Hopkins and Holmes stylistically were boxers/technicians. Hopkins is more of a technician and Holmes was more boxer. Another thing that Bernard and Larry had in common was their attitude towards the media, in that they believed the press never understood or appreciated them for what they accomplished in the ring.
Hopkins was the next great middleweight champ after Marvin Hagler, and Holmes was the dominant heavyweight after Muhammad Ali. Whether they were a contender or a defending champion, Bernard and Larry entered the ring with the mindset that they weren’t accepted by the boxing establishment and had something to prove. And that type of disposition and outlook led them both to thrive as reigning champions.
Maybe the biggest similarity between Hopkins and Holmes is how they grew as fighters and learned how to fight smarter and pace themselves at a very advanced age, as their multitude of physical skills began to wane. They knew when to work and when to coast. They always knew where they were in the round and knew how to buy time and steal exchanges. On top of that they were both physically and mentally tough and both took a great punch. Neither ducked any fighter during their era and when the pressure was at its greatest, Bernard and Larry usually seized the moment.
All that being said, like it was before Holmes faced Mercer, most fans and a lot of the media believe Kovalev will be the fighter to finally send Hopkins into retirement. The perception of many is that Kovalev is just too young, strong, fearless and determined for Hopkins to hold off with his unconventional ring tactics and off-the-chart boxing acumen. The belief of many is that Kovalev is going to be too much for Hopkins physically and there won’t be anything Bernard will be able to do about it. But as Lee Corso on College Gameday often says, “not so fast!”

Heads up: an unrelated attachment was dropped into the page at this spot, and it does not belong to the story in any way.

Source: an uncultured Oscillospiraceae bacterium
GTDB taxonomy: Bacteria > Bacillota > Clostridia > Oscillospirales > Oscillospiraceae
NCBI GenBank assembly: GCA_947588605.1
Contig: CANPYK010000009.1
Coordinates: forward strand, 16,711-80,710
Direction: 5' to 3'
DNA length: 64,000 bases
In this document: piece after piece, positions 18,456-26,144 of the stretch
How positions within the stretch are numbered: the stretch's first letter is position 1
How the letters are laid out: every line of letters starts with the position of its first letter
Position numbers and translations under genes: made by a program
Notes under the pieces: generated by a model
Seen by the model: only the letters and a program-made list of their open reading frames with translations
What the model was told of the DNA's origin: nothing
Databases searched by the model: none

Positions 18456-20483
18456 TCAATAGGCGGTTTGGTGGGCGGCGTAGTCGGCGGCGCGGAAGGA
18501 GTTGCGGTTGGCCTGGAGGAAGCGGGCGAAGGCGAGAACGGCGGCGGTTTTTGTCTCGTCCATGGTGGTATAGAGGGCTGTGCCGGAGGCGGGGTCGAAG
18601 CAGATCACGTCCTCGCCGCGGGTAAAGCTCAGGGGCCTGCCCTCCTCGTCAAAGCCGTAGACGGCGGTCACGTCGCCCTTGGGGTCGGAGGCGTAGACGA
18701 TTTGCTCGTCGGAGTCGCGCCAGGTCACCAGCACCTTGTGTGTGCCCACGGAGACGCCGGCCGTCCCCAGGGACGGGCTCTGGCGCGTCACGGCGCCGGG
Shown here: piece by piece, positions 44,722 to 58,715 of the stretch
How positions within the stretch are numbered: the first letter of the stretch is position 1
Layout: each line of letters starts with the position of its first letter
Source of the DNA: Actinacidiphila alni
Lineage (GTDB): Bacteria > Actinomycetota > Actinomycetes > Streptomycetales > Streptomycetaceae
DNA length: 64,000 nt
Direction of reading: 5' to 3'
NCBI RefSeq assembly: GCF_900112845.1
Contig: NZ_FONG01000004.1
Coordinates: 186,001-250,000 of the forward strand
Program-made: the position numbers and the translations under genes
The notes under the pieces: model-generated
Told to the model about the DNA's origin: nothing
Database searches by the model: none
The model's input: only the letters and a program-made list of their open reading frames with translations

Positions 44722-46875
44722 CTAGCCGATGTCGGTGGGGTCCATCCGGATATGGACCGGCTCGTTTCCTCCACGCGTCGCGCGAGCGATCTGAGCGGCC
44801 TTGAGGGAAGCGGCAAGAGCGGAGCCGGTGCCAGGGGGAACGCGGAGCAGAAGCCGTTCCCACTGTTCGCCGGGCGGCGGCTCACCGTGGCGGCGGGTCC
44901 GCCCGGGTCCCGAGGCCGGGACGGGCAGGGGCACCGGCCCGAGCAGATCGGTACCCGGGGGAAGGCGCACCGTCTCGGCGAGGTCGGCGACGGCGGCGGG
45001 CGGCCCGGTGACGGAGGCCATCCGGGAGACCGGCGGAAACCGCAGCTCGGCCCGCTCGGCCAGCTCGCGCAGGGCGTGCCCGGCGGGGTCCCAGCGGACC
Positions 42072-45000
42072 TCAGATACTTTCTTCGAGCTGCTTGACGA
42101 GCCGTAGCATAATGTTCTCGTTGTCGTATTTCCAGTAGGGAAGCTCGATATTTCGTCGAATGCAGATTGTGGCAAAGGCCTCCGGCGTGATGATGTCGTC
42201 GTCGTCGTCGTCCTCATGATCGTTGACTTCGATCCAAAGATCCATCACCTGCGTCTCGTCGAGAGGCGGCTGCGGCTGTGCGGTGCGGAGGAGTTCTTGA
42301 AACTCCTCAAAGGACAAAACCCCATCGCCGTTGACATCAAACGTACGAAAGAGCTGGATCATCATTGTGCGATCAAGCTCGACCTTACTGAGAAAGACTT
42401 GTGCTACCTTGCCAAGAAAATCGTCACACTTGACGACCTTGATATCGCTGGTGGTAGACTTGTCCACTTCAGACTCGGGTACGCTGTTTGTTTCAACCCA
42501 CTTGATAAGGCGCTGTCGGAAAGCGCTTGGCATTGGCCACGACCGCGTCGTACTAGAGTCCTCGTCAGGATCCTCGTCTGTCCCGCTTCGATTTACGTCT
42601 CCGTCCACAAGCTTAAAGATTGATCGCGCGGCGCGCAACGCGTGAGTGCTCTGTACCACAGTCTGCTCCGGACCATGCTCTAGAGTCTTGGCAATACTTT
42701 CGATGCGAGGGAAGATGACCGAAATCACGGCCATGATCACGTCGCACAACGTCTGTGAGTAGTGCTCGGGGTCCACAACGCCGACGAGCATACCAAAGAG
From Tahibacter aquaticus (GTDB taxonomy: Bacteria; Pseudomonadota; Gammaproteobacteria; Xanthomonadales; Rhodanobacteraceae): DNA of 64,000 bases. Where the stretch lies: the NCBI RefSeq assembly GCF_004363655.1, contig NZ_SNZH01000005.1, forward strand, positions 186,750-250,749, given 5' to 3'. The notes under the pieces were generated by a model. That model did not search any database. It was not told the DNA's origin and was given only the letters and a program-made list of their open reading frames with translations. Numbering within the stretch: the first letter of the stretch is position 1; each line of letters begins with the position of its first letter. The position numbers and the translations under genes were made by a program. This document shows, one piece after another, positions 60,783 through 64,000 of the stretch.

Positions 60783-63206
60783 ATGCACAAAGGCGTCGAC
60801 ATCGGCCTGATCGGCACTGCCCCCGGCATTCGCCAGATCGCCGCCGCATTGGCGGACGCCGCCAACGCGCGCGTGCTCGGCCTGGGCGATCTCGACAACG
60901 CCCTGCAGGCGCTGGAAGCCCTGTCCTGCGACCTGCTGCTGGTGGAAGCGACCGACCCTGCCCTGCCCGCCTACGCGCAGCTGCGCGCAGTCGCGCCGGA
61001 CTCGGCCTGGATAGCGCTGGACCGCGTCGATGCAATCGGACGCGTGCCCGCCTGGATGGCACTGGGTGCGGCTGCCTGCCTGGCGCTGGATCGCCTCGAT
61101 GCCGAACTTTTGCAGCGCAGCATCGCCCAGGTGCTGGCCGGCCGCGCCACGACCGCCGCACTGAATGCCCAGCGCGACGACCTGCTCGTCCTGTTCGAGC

Back in the day it was very scary picking and betting against Larry Holmes, like many did before he faced Mercer. Well, that also applies to Bernard Hopkins… and maybe even more so.
On February 7, 1992, Larry Holmes, 42, took Ray Mercer, 30, to boxing school. The course lasted 12-rounds. During those rounds Holmes showed Mercer just how much he hadn’t learned about fighting at the highest level in the sport. Holmes moved when he had to, held his ground when he needed to, tied Mercer up and shut him down when the time was right, and showed how dangerous and ill-fated it was to pressure him while being straight up and in the path of his jab, cross and right leads. It really did look like a house cat toying with a church mouse. Holmes won the fight going away on all three judges’ cards, 117-112, 117-111 and 115-113. It was one of the rare fights in which the older great took apart the up- -and-coming next guy with a ton of potential.
The lesson from the Holmes-Mercer fight is, not all old greats are the same. You never know when they have that one last great moment in them. And Bernard Hopkins has taken that boxing axiom to an even higher level than Holmes did. Hopkins is a one-of-kind athlete, not just boxer. Some day time has got to run out for him, but when remembering the way Holmes dismantled Mercer 22 years ago, it’s extremely hard to predict Hopkins’ demise before the fight like so many predicted Holmes.’
Frank Lotierzo can be contacted at GlovedFist@Gmail.com